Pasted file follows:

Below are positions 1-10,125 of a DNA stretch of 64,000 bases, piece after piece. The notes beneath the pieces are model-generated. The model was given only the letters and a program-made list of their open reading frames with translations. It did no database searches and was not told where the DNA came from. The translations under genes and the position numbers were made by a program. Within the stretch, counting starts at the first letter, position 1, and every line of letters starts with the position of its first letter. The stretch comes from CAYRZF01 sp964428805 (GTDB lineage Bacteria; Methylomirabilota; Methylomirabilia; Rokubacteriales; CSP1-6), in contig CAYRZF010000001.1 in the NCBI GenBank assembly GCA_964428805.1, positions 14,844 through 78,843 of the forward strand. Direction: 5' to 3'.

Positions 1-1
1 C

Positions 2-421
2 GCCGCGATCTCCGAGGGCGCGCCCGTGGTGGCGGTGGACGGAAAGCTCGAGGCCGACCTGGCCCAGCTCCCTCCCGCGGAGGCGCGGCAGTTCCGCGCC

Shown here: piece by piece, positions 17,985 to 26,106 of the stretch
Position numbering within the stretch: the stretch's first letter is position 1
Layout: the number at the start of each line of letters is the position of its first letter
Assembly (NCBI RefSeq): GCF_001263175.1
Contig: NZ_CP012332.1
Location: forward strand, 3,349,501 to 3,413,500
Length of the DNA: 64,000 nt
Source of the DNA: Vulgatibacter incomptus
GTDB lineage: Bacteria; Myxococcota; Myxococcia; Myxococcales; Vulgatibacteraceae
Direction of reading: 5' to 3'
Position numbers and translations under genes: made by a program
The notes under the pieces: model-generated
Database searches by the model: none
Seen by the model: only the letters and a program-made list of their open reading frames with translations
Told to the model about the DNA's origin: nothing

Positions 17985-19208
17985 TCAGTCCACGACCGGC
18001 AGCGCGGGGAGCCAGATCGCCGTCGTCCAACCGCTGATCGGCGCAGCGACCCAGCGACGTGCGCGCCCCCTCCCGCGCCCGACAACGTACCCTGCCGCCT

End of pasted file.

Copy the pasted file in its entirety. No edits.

Below are positions 1-10,125 of a DNA stretch of 64,000 bases, piece after piece. The notes beneath the pieces are model-generated. The model was given only the letters and a program-made list of their open reading frames with translations. It did no database searches and was not told where the DNA came from. The translations under genes and the position numbers were made by a program. Within the stretch, counting starts at the first letter, position 1, and every line of letters starts with the position of its first letter. The stretch comes from CAYRZF01 sp964428805 (GTDB lineage Bacteria; Methylomirabilota; Methylomirabilia; Rokubacteriales; CSP1-6), in contig CAYRZF010000001.1 in the NCBI GenBank assembly GCA_964428805.1, positions 14,844 through 78,843 of the forward strand. Direction: 5' to 3'.

Positions 1-1
1 C

Positions 2-421
2 GCCGCGATCTCCGAGGGCGCGCCCGTGGTGGCGGTGGACGGAAAGCTCGAGGCCGACCTGGCCCAGCTCCCTCCCGCGGAGGCGCGGCAGTTCCGCGCC

Shown here: piece by piece, positions 17,985 to 26,106 of the stretch
Position numbering within the stretch: the stretch's first letter is position 1
Layout: the number at the start of each line of letters is the position of its first letter
Assembly (NCBI RefSeq): GCF_001263175.1
Contig: NZ_CP012332.1
Location: forward strand, 3,349,501 to 3,413,500
Length of the DNA: 64,000 nt
Source of the DNA: Vulgatibacter incomptus
GTDB lineage: Bacteria; Myxococcota; Myxococcia; Myxococcales; Vulgatibacteraceae
Direction of reading: 5' to 3'
Position numbers and translations under genes: made by a program
The notes under the pieces: model-generated
Database searches by the model: none
Seen by the model: only the letters and a program-made list of their open reading frames with translations
Told to the model about the DNA's origin: nothing

Positions 17985-19208
17985 TCAGTCCACGACCGGC
18001 AGCGCGGGGAGCCAGATCGCCGTCGTCCAACCGCTGATCGGCGCAGCGACCCAGCGACGTGCGCGCCCCCTCCCGCGCCCGACAACGTACCCTGCCGCCT